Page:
And then I got pregnant. A BOY, what a joy to behold! A blessing in our lives! But my husband had questions that I could not answer about mohels and ritual and foreskin and we sought the counsel of a rabbi to help. We called on your synagogues to find some answers. And we kept calling and calling and messages were left from the kind man who married the Jewish girl again and again, but again we were denied access to you. Once again we stood up for our family and the traditions we wanted to uphold and found a mohel that came to our home and we had a lovely bris for our beautiful boy. One fitting for bringing a Jewish boy into the world.
A third time I sought you out… to care for this child and teach him. But as you glared at my tattooed body and asked about my husband’s background, I was told that your community’s children’s programs were reserved for those who were members and perhaps I should look elsewhere.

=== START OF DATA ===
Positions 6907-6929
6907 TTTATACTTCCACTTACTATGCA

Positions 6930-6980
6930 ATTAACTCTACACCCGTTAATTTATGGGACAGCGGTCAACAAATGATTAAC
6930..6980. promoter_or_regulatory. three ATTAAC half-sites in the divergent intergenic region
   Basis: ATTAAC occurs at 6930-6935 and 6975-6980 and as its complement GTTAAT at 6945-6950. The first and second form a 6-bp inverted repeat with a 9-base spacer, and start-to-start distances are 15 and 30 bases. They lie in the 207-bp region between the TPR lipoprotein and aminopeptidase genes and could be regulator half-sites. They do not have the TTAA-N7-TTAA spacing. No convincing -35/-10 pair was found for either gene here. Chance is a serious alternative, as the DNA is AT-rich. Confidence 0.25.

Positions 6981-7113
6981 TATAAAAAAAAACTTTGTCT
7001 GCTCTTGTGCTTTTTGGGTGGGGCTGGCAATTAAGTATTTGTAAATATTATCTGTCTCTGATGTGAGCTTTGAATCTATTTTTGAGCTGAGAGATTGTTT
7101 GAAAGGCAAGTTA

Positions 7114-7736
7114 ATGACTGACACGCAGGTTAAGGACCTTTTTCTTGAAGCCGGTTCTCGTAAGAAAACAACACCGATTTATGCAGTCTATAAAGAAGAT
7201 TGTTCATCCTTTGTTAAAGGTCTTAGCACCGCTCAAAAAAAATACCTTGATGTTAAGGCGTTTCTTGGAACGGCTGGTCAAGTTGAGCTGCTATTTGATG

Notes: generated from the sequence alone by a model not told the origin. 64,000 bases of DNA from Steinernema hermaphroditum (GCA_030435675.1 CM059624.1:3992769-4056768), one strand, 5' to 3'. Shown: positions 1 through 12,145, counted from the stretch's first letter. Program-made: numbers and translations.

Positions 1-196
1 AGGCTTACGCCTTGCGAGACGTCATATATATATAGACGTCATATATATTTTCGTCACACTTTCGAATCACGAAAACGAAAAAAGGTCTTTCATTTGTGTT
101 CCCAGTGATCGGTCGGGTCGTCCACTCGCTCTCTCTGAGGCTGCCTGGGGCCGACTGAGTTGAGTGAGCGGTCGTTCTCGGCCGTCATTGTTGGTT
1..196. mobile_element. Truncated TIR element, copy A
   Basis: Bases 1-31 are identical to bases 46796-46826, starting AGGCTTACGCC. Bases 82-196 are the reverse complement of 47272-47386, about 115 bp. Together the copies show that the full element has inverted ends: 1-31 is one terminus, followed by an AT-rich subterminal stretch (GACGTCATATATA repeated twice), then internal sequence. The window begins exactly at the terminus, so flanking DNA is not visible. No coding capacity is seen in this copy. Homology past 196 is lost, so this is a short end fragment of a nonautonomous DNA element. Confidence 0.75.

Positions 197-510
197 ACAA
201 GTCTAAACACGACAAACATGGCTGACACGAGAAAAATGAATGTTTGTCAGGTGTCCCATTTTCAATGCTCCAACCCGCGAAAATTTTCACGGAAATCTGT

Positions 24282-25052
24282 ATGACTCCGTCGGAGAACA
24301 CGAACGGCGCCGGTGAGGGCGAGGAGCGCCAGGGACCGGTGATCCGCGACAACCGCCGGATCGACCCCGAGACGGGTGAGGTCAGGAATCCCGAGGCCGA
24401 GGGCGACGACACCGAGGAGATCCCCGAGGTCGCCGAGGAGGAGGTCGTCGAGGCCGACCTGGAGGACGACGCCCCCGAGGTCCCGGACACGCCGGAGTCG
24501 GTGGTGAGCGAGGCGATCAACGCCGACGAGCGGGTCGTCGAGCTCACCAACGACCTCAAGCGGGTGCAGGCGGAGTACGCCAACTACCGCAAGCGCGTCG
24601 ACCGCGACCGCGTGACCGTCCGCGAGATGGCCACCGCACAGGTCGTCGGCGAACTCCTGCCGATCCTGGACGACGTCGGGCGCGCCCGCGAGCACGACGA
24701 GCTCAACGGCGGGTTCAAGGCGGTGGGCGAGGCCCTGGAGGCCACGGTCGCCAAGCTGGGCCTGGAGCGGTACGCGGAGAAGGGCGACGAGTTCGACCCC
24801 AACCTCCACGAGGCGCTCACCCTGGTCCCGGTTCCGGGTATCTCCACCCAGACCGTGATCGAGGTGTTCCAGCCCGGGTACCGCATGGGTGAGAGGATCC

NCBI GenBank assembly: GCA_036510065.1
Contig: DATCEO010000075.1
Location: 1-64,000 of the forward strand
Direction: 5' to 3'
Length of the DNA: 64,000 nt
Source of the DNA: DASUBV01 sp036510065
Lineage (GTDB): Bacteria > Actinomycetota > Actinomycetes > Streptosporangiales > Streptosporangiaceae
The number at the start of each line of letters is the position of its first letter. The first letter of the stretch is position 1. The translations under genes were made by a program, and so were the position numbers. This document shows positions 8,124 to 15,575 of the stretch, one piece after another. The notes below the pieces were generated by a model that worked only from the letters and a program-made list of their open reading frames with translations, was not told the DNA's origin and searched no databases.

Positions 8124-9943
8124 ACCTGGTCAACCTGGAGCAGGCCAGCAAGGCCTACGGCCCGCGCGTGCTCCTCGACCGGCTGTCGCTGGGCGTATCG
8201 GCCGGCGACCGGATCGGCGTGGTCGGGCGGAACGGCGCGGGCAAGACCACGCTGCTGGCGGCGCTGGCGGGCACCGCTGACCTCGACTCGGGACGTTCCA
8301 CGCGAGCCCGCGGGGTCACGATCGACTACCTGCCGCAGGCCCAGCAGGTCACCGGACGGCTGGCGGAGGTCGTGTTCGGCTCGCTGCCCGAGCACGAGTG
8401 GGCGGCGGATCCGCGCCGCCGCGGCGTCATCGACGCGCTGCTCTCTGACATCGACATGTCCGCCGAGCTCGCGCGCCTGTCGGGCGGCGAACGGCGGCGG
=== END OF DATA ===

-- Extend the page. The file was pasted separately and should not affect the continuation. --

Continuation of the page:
And somewhere that day, I lost the fight. I gave up on you right then and there, Judaism. You clearly didn’t want me. There are only so many times you can be turned away before you wonder why you are trying in the first place. You did not want my family, Judaism… so I gave up trying.
But I was heartbroken.
I know you’re trying to find a way to welcome us, but you’re not there yet. When we encounter your barriers and your walls we struggle to get through them. And eventually we give up, because it is hard and we don’t want our children to hear your clucking or your message that they are not good enough for you.
Yet, your articles and comments and letters to the editor tell us it is we who are ruining Judaism. It stings to hear that we, the intermarried are destroying Jewish continuity.
But I am stubborn, and there’s something about you Judaism, that’s too important to let go. So after I gave up on you, a friend and fellow Jewish professional told me that my experience was not the Judaism she knew and loved and encouraged me to try again. I found my own way to keep the faith in you. I created a Jewish home and holidays and traditions in my own Jewish way. And eventually, I found a community that embraced me and supported my family for who we are — and doesn’t punish us for what we’re not. There are so many of us out here making our own way… but also so many who gave up, never to return.